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The Budget Scroll down to see How it works

The budget is the tool for managing the resources that fund numerous services to benefit the entire community. The process of preparing the budget can be complicated because of the various needs and priorities of the County, which include community health and social issues, citizen's interests, public infrastructure, and public safety. There is another layer of complexity because the budget is governed by local, state and federal laws and regulations. This process requires concerted efforts from multiple departments from start to finish, beginning in county departments where their plans turn into real dollar figures.

Each year the County Executive Office(CEO) Analysts, under the direction of the Assistant CEO, work with all 18 County Department Heads to refine and revise the requested budget based on department plans and according to budget policies established by the elected Board of Supervisors. After several months of discussion and coordination the Recommended Budget is presented to the Board for adoption.

The Board of Supervisors hold two public hearings in June and adopts the final budget to provide the spending authority for the County into the new fiscal year. During these public hearings the public at large is invited to attend and give public comment about the budget. Prior to adoption, the Board also has the opportunity to include desired changes. Once it is official, it becomes the Adopted Budget.

The budget is presented to the public is two different, distinct versions for each fiscal year, the Recommended Budget and the Adopted Budget. Both are organized by functional area designated as Public Safety and Justice, Health and Human Services, Community Resources, and Infrastructure.

The Recommended Budget is the budget as presented by the CEO in the first public hearing. This provides each department's organization chart, narrative of its programs and mission, goals and objectives and summarized level of projected revenues and requested appropriations (spending authority).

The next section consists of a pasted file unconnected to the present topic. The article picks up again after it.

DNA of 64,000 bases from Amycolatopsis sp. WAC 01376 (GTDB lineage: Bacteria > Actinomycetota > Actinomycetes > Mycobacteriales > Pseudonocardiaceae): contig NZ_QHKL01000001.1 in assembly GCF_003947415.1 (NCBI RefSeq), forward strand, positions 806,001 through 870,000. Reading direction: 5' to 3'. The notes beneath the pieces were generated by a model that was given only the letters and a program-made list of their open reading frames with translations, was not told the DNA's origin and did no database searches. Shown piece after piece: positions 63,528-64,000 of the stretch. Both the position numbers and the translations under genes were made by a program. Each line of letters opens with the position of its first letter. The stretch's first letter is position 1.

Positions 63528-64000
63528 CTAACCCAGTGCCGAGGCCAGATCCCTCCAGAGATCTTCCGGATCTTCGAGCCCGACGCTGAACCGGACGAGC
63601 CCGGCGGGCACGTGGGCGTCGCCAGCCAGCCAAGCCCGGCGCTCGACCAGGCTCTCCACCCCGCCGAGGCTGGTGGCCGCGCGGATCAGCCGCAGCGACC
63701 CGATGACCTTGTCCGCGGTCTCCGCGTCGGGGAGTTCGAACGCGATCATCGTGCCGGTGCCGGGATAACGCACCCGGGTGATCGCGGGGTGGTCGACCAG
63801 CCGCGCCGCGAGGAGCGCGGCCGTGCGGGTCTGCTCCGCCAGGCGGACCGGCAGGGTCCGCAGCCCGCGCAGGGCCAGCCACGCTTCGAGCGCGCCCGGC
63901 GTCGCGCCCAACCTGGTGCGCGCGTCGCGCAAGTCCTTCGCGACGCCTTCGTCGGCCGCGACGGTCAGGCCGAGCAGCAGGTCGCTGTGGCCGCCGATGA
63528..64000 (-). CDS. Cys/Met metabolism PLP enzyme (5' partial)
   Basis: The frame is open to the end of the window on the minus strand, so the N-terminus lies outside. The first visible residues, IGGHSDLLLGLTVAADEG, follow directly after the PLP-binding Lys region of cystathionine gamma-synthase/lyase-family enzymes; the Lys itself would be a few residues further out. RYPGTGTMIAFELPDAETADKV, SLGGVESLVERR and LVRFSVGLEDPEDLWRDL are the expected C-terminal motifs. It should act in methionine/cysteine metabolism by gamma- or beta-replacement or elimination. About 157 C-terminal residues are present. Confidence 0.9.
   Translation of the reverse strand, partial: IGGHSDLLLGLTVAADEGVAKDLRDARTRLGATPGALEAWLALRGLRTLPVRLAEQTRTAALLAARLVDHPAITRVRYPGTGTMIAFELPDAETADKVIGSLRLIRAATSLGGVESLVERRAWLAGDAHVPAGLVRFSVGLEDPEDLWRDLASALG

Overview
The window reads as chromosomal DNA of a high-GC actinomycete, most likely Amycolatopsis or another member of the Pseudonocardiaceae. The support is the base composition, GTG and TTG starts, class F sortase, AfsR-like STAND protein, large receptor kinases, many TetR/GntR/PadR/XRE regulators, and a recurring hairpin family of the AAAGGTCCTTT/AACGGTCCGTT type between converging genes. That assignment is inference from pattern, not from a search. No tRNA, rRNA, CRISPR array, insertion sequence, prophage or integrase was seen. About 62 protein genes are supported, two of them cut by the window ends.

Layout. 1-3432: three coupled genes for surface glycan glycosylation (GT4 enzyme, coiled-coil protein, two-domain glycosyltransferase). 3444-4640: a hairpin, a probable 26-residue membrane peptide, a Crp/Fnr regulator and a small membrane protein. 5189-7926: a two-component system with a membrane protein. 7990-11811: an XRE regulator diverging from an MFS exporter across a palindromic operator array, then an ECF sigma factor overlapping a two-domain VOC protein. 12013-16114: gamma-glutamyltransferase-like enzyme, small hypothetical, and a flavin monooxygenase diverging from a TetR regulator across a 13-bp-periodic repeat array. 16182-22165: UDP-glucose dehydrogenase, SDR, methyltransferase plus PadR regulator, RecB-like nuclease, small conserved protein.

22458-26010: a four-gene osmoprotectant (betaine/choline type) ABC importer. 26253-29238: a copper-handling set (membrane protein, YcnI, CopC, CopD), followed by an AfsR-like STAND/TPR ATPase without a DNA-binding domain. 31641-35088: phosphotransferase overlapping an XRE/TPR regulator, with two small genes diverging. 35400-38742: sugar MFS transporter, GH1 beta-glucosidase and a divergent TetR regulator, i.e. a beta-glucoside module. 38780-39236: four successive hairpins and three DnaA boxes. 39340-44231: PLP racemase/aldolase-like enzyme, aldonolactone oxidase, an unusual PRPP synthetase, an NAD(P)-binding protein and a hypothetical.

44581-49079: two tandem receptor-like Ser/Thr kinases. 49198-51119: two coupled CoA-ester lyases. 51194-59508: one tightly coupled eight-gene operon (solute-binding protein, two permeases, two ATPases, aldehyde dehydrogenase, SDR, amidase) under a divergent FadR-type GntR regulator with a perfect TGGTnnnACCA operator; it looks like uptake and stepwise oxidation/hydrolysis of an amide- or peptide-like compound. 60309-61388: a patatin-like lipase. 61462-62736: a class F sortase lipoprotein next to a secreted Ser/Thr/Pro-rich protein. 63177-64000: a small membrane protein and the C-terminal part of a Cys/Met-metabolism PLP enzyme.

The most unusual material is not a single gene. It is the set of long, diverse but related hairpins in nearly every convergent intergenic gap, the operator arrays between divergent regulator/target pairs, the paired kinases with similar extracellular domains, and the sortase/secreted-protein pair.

The Adopted Budget provides detailed line items of each department in a format required by the State of California. Any changes made to the Recommended Budget book from the time of the first public hearing to the second are reflected in the Adopted Budget book and becomes the official working document for the next fiscal year.

The process doesn’t stop with adoption of the budget, however. The CEO works with departments throughout the year to help manage their financial plans and make any necessary budget amendments. After adoption of the annual budget, any increases to overall appropriations(spending authority), new capital assets or transfers, or new funding agreements, including grants, require Board approval in a public meeting. The CEO helps departments take these amendments to the Board of Supervisors.

There is another layer of oversight that helps administer the annual budget throughout the fiscal year. The Auditor-Controller is responsible for maintaining budgetary controls and fiscal management, as defined by policy set by the CEO and Board of Supervisors.

In order to be as accurate and fiscally prudent with available resources as possible, all county departments, together with CEO staff, undergo a mid-year review. Here we look at year-to-date expenses and estimate how close we will be to our total budgeted expenses for the year. This provides us with the information necessary to begin the process again and plan for next year’s budget.

As part of a check and balance process set forth by the Governmental Accounting Standards Board, the County procures an independent certified public accountant(CPA) to conduct an audit of the County's financial statements annually. This independent CPA also audits the internal controls of the County to determine the level of risk for fraud or material misstatements of financial data.

The Auditor-Controller is responsible for compiling a Comprehensive Annual Financial Report (CAFR), which provides the independent auditor the financial statements in according with Generally Accepted Accounting Principles (GAAP), notes to the financial statements, budget to actual comparison schedules and other required information. Also included are the Management's Discussion and Analysis section and a statistical section highlighting 10 years of various data points.

The CAFR is presented to the Board of Supervisors for acceptance at a public meeting once the audit is complete.

The County’s budget serves as the primary tool in allocating scarce resources to fund numerous services benefiting the entire community including health and social issues, public safety, and public infrastructure. It can be a complicated process but together we work to improve our community with fiscal prudence.

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